GS Trophy New Zealand 2020: So close, yet so far for Team Singapore



Team Singapore’s hopes of reaching the Olympic Games of motorcycling have ended. But for the three riders it was an experience to savour

SEPANG, MALAYSIA – The road to BMW Motorrad GS Trophy 2020 ended for Team Singapore on Sunday. 

Over the weekend BMW riders competed in regional finals at Sepang in Malaysia, where competitors from six countries fought for a coveted spot in New Zealand next year.

In the end, it was homeboys Team Malaysia who managed the day’s obstacles and challenges best. They head to New Zealand in February to battle BMW riders from around the world. 

The GS Trophy is an intense riding adventure-cum-competition for the best amateur off-road riders. Teams compete in the BMW-organised event every two years representing their countries. The competition has been likened to the Olympic Games of enduro bikes. 

Flying the Singapore flag in the regional finals were Razali Bin Mohamed Amin, Mohammed Shiblee Bin Mustafa and (both of whom ride BMW R 1200 GS Adventure motorcycles) and Mathew Wilkinson (who rides an F 850 GS), pictured left to right below.

Apart from the Malaysia team, at Sepang they were up against three-man crews from Indonesia, Taiwan, Thailand, the Philippines and Vietnam. They finished a creditable fourth ahead of Philippines and Indonesia in joint second place, with Vietnam and Taiwan bringing up the rear.

Making it to the regional finals in the first place involved a tough qualifying weekend for Singapore riders at Ulu Choh Dirt Park in August, where a field of 19 competitors were whittled down to the three contenders who rode at Sepang.

Shiblee tries not to bang (into) sheep, a vital riding skill for New Zealand

While critical of his own riding, Razali was gracious about the winning squad. “I could have done better. I made some stupid mistakes. It’s just not our time, I guess,” he said. “The Malaysians were a very, very strong team. They definitely deserved it.”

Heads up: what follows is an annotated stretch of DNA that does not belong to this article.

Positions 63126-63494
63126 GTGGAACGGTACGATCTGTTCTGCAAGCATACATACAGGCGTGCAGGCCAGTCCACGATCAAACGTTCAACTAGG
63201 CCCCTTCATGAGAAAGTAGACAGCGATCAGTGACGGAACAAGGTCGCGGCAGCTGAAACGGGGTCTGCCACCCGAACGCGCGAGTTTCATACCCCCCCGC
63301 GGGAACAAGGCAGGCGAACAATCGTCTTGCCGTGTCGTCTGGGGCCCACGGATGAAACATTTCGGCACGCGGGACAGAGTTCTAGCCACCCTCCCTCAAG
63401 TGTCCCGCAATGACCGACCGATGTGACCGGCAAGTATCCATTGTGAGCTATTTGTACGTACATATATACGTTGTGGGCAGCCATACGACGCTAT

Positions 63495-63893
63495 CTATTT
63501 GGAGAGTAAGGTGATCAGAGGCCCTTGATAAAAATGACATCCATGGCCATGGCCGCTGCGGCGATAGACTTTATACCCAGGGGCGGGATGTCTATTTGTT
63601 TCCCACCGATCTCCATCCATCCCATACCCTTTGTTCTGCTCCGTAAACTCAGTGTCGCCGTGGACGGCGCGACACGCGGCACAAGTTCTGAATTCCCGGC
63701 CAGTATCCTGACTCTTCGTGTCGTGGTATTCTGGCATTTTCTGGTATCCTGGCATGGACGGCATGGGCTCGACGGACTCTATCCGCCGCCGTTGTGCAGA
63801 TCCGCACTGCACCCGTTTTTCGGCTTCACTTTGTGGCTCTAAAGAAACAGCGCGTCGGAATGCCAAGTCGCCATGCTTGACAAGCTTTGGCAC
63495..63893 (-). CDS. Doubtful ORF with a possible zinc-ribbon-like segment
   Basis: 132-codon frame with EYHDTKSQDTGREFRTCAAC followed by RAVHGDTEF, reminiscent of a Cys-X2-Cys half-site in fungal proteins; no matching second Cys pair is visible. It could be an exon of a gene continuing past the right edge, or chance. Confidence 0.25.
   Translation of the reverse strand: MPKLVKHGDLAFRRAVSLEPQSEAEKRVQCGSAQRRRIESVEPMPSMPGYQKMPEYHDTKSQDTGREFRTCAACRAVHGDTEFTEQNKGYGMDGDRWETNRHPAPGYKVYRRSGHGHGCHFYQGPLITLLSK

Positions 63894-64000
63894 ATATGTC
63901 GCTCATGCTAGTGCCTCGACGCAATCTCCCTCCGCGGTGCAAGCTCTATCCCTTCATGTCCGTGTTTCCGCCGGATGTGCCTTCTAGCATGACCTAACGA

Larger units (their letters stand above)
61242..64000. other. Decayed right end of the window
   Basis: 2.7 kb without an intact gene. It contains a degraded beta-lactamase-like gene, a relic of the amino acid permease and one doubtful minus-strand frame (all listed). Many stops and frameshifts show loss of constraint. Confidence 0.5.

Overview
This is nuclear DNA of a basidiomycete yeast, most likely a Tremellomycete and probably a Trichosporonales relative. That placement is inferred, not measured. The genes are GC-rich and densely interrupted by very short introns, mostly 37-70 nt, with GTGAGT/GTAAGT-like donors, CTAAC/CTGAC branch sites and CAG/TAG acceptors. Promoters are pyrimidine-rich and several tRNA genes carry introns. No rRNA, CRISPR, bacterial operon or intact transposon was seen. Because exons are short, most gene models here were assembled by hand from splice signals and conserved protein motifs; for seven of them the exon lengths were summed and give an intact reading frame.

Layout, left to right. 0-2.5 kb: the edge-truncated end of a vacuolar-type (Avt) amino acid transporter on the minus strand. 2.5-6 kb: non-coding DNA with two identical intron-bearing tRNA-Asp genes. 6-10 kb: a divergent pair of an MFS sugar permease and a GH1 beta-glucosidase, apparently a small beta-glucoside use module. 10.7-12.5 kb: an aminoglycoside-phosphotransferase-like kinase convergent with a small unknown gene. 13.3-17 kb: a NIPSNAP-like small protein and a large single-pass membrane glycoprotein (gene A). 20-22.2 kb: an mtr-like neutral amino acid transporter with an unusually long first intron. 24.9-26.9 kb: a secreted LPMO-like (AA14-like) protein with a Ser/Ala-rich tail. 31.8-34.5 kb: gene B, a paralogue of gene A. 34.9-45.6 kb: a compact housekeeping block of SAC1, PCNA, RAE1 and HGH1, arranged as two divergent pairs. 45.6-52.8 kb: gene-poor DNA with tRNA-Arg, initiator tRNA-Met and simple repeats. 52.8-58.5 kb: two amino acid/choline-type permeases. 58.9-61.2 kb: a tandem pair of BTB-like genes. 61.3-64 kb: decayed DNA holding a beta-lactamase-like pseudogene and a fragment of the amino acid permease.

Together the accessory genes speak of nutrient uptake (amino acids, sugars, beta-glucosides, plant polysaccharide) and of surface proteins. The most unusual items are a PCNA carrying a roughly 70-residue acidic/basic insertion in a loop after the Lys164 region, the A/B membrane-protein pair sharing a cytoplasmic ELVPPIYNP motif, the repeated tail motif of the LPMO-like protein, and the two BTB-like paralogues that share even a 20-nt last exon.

Razali shows how not to wash your bike

At Sepang, riders faced five individual runs through a series of riding challenges, and also competed in team events.  

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Wouldn’t it be nice if you could assemble your next bike yourself? Can you do it as quickly as the guys from Team Singapore at the @bmwmotorrad #gstrophy Southeast Asia qualifiers, though?

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The challenges tested the riders’ skill and precision, as well as their ability to work together as a team against the clock — one task involved guiding a blindfolded rider through a tight course.

One off-bike challenge riffed on the host country of the finals: a mock try-out for the New Zealand all-blacks.

Wilkinson described the day as “tough” after his individual run. “The challenges are quite real. The terrain is mixed and varied and it’s got some very good slippy sections,” he said. “I didn’t drop the bike but I certainly didn’t do a flawless run.”

While the regional finals were no picnic, Team Singapore breezed through the team events, but lost out to teams whose riders made fewer mistakes in their solo runs.

“Who brought the sandwiches?”

Yet, the three riders remain undaunted, and made it a point to enjoy themselves in the competition regardless of the result. “The enjoyable part is the team spirit. You see all the teams from other countries cheering us on, and us cheering them on. So that’s the good part,” said Shiblee. “It’s like a family.”

Razali, Shiblee and Wilkinson may not have made it the GS Trophy 2020 New Zealand, but having formed lifelong memories and friendships along the way, they’ve certainly tasted the spirit of the event.

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Leow Julen
Leow Ju-Len is a lot older than he behaves. He's been writing about cars for 25 years. Someday he might do it coherently. Ju-Len believes in world peace and V8s, but not necessarily in that order.